But there are a few areas that the industry broadly is going to have solve for, and these are some of the trends that we are picking up on. One of the issues is scale. Let’s say if you take impact investing today, where you have an average fund size in any given market of … I’m just picking a number at random, but $30 million. And you have pension funds that — based on the recent Department of Labor issuance, and the ERISA [Employee Retirement Income Security Act] guidelines — have been told that they can now invest for social and environmental purposes as well. Say one of them wants to make investments in an impact investment fund.
Well, a pension fund’s minimum investment size is like $75 million. You have these tiny funds, and these large pools of capital, and there is very little intermediation between the two. So one of the things that we see happening in the industry is more people are focusing on building the channels of intermediation, which means creating a step-by-step process to allow that pension fund money or that foundation endowment money to be invested in a better society for everybody.
On the other side of the equation, where the money is being invested, we see a great explosion of a lot of different markets. It’s not just financial access anymore, which is microfinance, and small-business lending. Renewable energy is a really exciting space right now. Affordable healthcare services and innovative healthcare tech are exciting areas [as well]. Food access and food systems and processing are fast growing areas, which taps into the earlier fair trade, and producer/smallholder agriculture investments that many people like Root Capital have been doing for 20-odd years. It’s just growing all over the place, and it’s really exciting.
Ashburn: We’re seeing this explosion of interest in impact investing. How do you view competition in your space, especially considering which areas of the country, and in this market, that you play in?
Kane: Most of it is good. We want competition, because on the money-raising side of our business, we spend the vast majority of the time trying to explain to people in financial services what we are. We are always the square peg in a round hole. So the more square pegs there are out there, the more we will generally start to be accepted, and this will start to be a movement.
We’ll become more mainstream, and less “Oh, this is this niche little thing over here in the corner.” Which, by the numbers, it still is. Then, in terms of the investment area, competition is always good, right? It’s good for borrowers or people who are raising capital, because it lowers their cost of capital. There is, though, sometimes a lot of distortion in the market, where you have a lot of subsidized capital that can flood a market. And that is not good, because it will crowd out private capital.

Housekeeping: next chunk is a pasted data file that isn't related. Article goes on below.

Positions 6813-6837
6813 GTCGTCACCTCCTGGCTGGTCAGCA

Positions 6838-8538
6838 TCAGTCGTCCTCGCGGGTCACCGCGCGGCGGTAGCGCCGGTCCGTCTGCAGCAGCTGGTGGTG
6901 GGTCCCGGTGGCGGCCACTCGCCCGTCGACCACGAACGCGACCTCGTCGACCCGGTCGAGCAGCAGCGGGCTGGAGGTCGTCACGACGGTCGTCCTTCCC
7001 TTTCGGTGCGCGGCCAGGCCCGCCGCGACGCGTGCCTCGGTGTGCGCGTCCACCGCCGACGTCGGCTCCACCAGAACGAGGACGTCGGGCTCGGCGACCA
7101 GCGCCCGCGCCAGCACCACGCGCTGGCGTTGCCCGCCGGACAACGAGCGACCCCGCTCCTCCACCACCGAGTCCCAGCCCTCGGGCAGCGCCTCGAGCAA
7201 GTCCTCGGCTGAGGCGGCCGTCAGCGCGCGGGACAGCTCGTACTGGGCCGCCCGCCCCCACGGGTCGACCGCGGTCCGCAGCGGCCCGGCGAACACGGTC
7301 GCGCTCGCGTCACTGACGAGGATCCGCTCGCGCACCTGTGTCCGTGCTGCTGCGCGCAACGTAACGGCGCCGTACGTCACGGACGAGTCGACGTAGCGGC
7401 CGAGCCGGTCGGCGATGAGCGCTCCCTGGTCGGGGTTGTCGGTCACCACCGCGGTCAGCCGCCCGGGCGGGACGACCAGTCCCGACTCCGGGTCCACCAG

There are some nuances to that, but generally speaking, thinking about how vast the resources of the capital markets are, the more competition the better because we’ve just got to keep growing the pot.
Ashburn: What are you seeing globally? We’re seeing impact investing being a real global movement. Are you focused only on the U.S., or are you focused on other emerging markets too?
Kane: About half of our portfolio is invested in emerging markets. We only raise our money in the U.S., that’s how we’re currently structured, but we often will co-invest with international investors and funds, from sovereign development funds to private international foundations.
One thing we’re seeing is a lot more institutional capital being mobilized, particularly in the E.U. and in the U.K. We’re also seeing a lot of interest in places like India to support impact investing. It tends to be limited more in the equity markets, which makes a lot of sense, partly because of the stage of development in emerging markets. You often need good equity markets to be functioning before you can have good debt markets functioning. Also, it’s where you can take a lot more risk, and investors are willing to bear more risk.
“Billions of dollars are starting to move into investing for social impact, so it’s a really exciting moment right now.”